In 1999, the year Macao returned to China, the world’s first Chinese- Portuguese electronic dictionary (PCT) was launched at the University of Macau (UM) and Prof Wong Fai became a pioneer in machine translation research in Macao. This year marks the 20th anniversary of Macao’s handover. Prof Wong and his team have yet again created a new record in machine translation—they developed UM-CAT, the world’s first online Chinese-Portuguese-English computer-aided translation platform.
Facilitating the Transition of Macao
A veritable epoch-making technology, PCT has served the first government of the Macao Special Administrative Region and the private sector in the translation of a substantial number of documents. Developing a machine translation system is in essence a process of teaching the machine to ‘understand’ and ‘contemplate’ language, which is one of the greatest challenges in the development of artificial intelligence technology. Before Macao’s return to China, research in this area was virtually nonexistent. Soon after the launch of the e-dictionary, more than 800 government departments and private companies became registered users. ‘Before the handover of Macao’s sovereignty to China, a large number of official documents needed to be translated, but there was no software or system to aid the translation, so the development of the first e-dictionary was driven by a practical need,’ says Prof Wong.
In 2007, during his visit to UM, then Portuguese President José Sócrates praised the university for its achievements in Chinese-Portuguese translation studies, which he believed would promote friendship and collaboration between China and Portugal. In 2009, UM established the Natural Language Processing & Portuguese-Chinese Machine Translation Laboratory (NLP2CT) and appointed Prof Wong as its director. The machine translation systems developed by UM over the years have indeed greatly facilitated Sino-Portuguese communication in business and cultural affairs.
Growing with UM
Prof Wong entered UM in 1991 to study software engineering. ‘I cherished the opportunity to study at UM because back then it was already the best university in Macao,’ he says. In 1995, he was recommended by UM to study at the Institute of Systems and Computer Engineering (INESC in its Portuguese acronym), a scientific research institution in Portugal, for his outstanding academic performance. At the INESC, he was responsible for developing a geographical information system for the Portuguese military. He returned to Macao the following year and was appointed by UM as a principal investigator for a research project on Chinese-Portuguese machine translation, jointly conducted by UM and Tsinghua University.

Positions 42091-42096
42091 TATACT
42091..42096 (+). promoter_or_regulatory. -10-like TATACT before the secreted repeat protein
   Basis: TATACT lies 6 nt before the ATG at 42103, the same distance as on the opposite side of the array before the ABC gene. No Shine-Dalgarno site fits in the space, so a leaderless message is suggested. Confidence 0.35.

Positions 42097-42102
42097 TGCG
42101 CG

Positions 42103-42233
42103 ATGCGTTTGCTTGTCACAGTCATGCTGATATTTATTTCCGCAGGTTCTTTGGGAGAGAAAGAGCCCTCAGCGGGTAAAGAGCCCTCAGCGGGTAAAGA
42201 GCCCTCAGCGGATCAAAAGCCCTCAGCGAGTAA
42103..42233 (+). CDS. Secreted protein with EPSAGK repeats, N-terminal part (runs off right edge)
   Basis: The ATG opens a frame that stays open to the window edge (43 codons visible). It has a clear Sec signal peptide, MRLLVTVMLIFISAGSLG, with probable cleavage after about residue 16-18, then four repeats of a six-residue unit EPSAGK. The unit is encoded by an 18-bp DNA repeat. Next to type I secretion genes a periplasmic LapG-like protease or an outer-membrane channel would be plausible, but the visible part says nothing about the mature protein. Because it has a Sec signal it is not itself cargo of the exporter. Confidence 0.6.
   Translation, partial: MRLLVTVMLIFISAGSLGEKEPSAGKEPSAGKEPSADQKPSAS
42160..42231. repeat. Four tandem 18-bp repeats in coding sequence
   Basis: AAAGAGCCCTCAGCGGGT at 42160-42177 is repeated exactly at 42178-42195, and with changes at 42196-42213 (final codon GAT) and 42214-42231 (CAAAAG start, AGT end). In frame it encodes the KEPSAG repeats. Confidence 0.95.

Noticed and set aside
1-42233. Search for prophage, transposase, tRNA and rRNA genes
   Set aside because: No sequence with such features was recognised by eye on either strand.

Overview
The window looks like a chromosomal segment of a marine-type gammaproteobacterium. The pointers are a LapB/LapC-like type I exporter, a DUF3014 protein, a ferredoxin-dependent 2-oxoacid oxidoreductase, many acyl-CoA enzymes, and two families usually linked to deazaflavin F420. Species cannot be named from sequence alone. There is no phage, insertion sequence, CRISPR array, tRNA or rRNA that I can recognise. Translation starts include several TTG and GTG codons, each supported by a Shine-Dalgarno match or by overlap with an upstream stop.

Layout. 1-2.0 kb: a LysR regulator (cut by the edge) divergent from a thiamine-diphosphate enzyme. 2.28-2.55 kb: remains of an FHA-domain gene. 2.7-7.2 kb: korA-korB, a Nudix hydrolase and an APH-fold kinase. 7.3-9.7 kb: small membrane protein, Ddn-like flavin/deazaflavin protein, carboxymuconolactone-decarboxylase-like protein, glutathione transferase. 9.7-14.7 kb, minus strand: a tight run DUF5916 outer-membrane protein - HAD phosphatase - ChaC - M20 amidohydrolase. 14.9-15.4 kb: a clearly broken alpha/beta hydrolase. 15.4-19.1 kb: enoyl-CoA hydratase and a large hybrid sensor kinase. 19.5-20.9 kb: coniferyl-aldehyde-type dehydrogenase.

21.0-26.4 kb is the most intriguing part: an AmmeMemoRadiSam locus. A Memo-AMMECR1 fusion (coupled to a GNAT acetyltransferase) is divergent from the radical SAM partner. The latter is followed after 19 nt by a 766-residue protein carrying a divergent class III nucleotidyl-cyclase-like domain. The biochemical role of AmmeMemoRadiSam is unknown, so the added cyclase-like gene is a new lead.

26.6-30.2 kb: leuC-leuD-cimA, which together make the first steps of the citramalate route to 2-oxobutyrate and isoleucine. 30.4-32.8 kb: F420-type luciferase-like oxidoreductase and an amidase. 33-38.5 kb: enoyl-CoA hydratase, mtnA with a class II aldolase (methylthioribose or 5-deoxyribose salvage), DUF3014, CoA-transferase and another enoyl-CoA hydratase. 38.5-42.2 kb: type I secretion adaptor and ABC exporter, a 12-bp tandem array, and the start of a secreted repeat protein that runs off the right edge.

Prof Wong believes that the transitional period leading up to Macao’s handover provided the perfect conditions for his team to develop cutting- edge technology in order to create the world’s first Chinese-Portuguese machine translation system. He explains, ‘First, unlike machine translation between Chinese and English, technologies for machine translation between Chinese and Portuguese were virtually nonexistent. So we had to start from scratch and develop many core technologies by ourselves. Second, this is an interdisciplinary research area that involves computer science and language. Fortunately, UM had strong resources in both fields. Faculty members and students from the Department of Portuguese were involved in the entire process, from data input to proofreading and testing.’ Looking back, Prof Wong notes that UM has played a crucial role in cultivating professionals in machine translation. ‘Most of those who are now working in manual or machine translation that involves the Portuguese language in Macao or mainland China either graduated from UM or have been trained by our graduates,’ he says.
Next Goal: Voice Translation
The year 2019 marks the 20th anniversary of Macao’s handover to China. This year, Prof Wong and his team from the NLP2CT launched UM-CAT – the latest Chinese-Portuguese-English online translation system that can effectively assist professional translators by producing smart full- text translation with a high degree of accuracy. The team’s next goal is to tackle the challenge of voice translation between Chinese and Portuguese. ‘As a spin-off of machine translation, voice translation is considered to be the most commercially promising area in the next five years,’ says Prof Wong. Currently, the NLP2CT is working to develop a smart conference translation system that can accurately identify and translate the languages used in a multilingual conference to enhance the efficiency of the conference process. The system is expected to be launched for the mass market in the near future.